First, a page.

The continuation belts are joined to one another in the case of known shoulder joint bandages to exert a certain tension as a result of counter-enveloping the upper arm to pull to the side of the body in question both in the direction toward the front and to the rear whereby these forces compensate each other mutually because of envelopment of the upper arm both from the side of the chest and from the side of the back and do not materialize in the form of a tension for the upper arm. Because of mutual envelopment, the mutual fixation of the continuation belts also remains intact in this way although their ends are attached at the same continuation belt since each tensile force acting in the continuation belt is taken up via the fixed upper arm by the other continuation belt in each case. In order to facilitate the attachment of the shoulder joint bandage and to make possible adaptation to different circumferences of the arm, this is expediently designed so that the tubular section is slit longitudinally to facilitate the accommodation of the upper arm and overlapping straps are arranged with a loop and hook detachable closure device along the slit which, in each case, overlap the other side.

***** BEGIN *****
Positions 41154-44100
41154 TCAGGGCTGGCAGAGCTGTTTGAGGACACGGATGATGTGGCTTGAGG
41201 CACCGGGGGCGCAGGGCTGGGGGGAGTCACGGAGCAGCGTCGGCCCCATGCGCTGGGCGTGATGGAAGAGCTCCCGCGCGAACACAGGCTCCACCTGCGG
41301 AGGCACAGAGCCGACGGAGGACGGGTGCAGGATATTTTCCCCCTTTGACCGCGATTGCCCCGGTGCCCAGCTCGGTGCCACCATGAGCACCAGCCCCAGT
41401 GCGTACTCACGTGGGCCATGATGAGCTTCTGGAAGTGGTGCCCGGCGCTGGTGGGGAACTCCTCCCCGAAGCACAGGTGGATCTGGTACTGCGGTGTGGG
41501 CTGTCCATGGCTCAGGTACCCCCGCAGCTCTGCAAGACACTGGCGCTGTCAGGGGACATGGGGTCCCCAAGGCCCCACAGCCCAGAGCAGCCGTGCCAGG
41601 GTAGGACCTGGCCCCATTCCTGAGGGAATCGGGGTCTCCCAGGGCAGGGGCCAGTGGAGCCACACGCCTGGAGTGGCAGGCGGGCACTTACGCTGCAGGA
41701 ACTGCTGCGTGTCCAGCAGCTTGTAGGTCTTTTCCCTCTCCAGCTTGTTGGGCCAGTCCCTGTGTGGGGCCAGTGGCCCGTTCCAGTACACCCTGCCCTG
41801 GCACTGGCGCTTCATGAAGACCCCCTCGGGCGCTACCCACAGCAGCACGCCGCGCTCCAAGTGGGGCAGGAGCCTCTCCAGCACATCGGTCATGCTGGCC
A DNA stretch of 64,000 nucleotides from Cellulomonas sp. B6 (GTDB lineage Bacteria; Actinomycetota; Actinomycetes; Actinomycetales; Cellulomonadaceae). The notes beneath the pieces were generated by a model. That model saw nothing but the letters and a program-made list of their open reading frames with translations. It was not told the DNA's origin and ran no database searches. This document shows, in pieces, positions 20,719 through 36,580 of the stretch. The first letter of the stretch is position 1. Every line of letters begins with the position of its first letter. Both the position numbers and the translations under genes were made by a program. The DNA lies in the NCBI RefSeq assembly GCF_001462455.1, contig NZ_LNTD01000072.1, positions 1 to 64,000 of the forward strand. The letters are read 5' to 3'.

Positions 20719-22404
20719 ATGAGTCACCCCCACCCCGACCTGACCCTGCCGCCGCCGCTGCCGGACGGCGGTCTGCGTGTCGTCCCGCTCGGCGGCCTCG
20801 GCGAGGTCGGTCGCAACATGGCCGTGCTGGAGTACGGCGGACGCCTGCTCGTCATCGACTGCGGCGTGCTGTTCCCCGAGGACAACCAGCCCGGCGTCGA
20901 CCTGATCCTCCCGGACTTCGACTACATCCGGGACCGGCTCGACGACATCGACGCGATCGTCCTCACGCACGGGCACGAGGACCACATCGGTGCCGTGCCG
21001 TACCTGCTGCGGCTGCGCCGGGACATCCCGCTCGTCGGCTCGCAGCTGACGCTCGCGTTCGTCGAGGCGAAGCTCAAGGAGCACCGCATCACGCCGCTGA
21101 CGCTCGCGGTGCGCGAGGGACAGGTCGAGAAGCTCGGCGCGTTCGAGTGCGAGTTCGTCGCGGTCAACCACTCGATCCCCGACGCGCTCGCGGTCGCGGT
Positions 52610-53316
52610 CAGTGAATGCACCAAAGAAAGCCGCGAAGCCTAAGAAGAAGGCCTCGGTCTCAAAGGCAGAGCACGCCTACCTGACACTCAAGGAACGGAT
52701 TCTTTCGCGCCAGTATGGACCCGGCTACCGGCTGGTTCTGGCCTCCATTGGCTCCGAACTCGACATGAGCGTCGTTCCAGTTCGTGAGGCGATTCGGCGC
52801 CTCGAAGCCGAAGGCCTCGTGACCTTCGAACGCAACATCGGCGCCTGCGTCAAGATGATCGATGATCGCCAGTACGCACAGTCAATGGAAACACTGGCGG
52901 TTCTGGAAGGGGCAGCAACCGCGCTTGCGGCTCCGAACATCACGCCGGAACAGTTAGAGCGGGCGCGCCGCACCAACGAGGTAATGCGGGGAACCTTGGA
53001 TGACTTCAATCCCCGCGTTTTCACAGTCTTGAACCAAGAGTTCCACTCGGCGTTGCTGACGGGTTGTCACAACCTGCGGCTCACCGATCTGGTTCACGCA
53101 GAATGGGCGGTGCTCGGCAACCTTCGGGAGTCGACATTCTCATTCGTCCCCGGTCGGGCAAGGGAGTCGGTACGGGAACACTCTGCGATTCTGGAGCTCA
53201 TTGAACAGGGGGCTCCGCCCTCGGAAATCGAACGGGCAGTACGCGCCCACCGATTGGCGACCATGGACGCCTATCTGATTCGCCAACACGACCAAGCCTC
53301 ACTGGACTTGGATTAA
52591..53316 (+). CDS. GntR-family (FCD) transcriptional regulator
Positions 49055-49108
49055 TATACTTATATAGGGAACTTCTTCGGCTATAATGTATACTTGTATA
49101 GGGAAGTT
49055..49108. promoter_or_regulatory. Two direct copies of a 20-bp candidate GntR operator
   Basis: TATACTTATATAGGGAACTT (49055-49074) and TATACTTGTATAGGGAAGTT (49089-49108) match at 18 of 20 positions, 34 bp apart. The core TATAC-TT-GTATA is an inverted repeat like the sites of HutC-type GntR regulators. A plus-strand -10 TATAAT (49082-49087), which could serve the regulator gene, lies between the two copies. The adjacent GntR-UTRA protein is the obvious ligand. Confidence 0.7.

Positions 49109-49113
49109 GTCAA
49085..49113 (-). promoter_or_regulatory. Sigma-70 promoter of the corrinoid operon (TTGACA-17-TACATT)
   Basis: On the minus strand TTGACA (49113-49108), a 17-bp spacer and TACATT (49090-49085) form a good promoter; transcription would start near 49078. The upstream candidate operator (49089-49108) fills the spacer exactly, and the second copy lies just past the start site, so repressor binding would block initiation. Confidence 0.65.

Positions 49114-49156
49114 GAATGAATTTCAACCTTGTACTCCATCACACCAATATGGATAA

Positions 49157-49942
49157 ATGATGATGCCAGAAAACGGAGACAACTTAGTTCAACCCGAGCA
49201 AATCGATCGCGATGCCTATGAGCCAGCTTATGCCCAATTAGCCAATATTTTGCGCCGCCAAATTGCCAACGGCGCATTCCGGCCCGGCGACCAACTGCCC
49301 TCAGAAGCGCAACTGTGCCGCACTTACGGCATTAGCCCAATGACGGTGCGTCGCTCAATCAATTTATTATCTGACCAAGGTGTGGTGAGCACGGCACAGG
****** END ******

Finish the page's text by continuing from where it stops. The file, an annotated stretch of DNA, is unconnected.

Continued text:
In order to stabilize the two retaining straps with regard to their mutual position traversing the back or, as the case may be the chest, the two retaining straps can be held mutually in a buckle at their crossing location and in a manner in which they are capable of displacement relative to the buckle. As a result of the ability of each individual retaining strap to be displaced, the position of the buckle can be adjusted in a simple manner in the region of the hip that is opposite to the shoulder top piece so that adequate lengths result for the length of the continuation belts and their envelopment of the upper arm.
The ends of the continuation belts are expediently provided with a loop and hook detachable closure device to attach the ends of the continuation belts to themselves. In this case, the shoulder joint bandage is expediently formed from fleece-like material whereby the ends of the continuation belts are provided with the hook portion of the fastener on the straps.